"Huʻihuʻi ka lumi moe."

Translation:The bedroom is chilly.

May 17, 2019

5 Comments
This discussion is locked.


https://www.duolingo.com/profile/D.Kahea

What is the difference between huʻihuʻi and anuanu?


https://www.duolingo.com/profile/Elizabeth676324

I was wondering the same thing. It might be that people are referred to using anuanu, but I don't think so because in the weather unit, they use anuanu to describe the wind. So maybe it's like one of those interchangeable things?


https://www.duolingo.com/profile/GaryKaHaumana

My understanding is that hu’ihu’i is more “chilled” like a drink would be, I.e. closer to ice-cold. One thing I like to do for questions like this is look in wehewiki and see the range of meanings for each word. You can see here https://hilo.hawaii.edu/wehe/?q=huʻihuʻi that the semantic range of hu’ihu’i including numbing and tingling, whereas anuanu https://hilo.hawaii.edu/wehe/?q=anu is more moderate cold. Interestingly in English I think we would probably say “chilly” where Hawaiian would use “anuanu”... if you’re just a bit cold so you want to put on a sweater, you would probably say “I’m chilly” or “Anuanu au” but a “cold drink” would be “mea inu hu’ihu’i.”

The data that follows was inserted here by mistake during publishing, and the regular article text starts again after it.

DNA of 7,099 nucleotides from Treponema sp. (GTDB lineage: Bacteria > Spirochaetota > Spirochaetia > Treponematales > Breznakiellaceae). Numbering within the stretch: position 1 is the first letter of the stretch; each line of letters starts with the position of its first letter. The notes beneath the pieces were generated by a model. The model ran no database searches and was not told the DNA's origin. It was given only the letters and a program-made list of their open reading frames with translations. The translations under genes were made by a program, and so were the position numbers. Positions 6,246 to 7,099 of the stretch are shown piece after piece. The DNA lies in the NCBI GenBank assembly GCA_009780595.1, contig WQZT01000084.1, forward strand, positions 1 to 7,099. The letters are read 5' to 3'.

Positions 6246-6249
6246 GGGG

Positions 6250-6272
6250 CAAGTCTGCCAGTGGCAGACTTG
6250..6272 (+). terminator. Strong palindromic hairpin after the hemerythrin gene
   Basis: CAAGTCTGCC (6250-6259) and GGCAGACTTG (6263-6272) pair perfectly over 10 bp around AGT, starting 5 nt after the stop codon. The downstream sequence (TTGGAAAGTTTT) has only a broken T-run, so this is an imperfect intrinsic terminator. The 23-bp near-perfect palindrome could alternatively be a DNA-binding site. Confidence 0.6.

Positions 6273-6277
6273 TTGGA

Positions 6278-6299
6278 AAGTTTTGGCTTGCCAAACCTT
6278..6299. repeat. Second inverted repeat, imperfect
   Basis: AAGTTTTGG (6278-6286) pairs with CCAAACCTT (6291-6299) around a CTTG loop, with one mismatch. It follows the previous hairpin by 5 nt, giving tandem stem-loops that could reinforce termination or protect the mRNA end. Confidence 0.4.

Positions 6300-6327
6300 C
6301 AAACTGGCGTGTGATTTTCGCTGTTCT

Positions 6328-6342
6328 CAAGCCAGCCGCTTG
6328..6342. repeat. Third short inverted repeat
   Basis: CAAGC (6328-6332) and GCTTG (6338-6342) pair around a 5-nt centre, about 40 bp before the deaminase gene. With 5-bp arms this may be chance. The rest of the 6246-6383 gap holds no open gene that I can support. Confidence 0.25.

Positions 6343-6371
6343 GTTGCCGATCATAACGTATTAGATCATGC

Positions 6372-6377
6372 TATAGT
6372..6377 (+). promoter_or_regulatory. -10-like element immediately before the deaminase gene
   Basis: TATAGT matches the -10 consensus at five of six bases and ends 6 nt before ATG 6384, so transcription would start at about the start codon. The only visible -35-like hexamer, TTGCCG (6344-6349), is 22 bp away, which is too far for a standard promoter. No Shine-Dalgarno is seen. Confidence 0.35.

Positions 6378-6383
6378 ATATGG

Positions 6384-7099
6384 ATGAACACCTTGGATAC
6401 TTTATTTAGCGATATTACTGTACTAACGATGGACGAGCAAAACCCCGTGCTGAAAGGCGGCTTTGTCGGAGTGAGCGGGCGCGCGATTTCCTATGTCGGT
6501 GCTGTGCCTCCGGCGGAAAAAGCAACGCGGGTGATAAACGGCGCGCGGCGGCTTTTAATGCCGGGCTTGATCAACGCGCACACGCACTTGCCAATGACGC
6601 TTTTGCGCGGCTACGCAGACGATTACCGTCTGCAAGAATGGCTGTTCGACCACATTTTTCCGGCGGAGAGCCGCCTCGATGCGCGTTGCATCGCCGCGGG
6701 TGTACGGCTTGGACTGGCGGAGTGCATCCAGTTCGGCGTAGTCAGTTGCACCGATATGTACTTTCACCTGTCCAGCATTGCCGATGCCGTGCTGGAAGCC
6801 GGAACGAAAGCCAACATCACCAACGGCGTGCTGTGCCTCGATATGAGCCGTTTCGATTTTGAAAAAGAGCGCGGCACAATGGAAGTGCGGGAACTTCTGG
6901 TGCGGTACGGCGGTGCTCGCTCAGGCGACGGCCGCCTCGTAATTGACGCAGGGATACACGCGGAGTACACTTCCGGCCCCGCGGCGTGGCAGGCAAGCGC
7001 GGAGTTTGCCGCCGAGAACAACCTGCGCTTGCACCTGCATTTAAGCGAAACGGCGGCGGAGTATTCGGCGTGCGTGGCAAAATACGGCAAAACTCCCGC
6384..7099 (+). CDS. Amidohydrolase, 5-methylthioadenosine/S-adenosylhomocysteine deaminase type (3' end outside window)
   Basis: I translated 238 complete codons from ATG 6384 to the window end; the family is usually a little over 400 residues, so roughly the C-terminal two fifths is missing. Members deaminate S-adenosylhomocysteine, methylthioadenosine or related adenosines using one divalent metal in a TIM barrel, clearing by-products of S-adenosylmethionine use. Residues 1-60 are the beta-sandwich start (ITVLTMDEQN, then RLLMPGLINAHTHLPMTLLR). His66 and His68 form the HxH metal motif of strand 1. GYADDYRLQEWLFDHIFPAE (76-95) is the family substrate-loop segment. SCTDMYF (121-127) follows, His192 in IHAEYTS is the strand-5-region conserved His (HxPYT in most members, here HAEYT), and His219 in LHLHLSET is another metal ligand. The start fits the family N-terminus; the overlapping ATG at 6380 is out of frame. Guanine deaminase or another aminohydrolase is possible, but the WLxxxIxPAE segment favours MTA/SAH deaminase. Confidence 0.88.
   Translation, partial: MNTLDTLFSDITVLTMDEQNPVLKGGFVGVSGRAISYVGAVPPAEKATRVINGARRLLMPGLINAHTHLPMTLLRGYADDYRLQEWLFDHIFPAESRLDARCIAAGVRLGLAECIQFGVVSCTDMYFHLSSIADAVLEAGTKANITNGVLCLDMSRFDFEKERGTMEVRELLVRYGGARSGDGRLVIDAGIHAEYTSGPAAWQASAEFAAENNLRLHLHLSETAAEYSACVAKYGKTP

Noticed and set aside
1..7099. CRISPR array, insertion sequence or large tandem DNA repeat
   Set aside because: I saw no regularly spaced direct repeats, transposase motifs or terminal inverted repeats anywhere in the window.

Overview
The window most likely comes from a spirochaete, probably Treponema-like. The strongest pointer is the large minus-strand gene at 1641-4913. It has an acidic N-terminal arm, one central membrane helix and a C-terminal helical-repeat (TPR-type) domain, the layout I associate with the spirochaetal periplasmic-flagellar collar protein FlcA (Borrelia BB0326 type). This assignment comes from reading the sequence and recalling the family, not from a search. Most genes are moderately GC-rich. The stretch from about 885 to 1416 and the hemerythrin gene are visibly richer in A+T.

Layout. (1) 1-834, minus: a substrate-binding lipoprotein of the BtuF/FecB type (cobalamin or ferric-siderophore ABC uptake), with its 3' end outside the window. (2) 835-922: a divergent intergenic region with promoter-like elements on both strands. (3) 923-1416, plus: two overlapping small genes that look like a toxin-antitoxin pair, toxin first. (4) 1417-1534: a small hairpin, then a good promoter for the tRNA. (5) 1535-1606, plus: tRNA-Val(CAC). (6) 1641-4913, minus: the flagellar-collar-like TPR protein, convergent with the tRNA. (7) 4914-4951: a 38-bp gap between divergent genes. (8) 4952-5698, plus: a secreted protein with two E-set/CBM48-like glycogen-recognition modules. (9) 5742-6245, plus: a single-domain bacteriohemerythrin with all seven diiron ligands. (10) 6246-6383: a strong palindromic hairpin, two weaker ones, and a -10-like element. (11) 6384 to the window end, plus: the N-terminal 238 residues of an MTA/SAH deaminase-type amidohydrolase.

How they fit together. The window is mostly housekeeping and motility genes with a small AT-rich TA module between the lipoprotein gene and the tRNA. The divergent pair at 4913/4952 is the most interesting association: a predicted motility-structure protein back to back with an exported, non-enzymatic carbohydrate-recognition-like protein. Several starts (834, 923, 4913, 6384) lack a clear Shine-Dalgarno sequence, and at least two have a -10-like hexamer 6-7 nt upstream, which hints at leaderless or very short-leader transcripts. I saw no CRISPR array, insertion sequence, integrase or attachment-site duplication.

If I’m right, this also shows that ka ‘anilā can be anuanu or hu’ihu’i, depending on how cold it is. However I don’t think this is absolute - I do think there is semantic overlap between the words, just like you could say “I’m cold” or “I’m chilly” and mean the same thing.


https://www.duolingo.com/profile/RobertGay7

Why is this in the food unit?


https://www.duolingo.com/profile/Kamakea1

Marked wrong but flagged. The bedroom is cool.

wehewehe.org: nvi. Cold, cool, chilly; numbing, tingling, as love.

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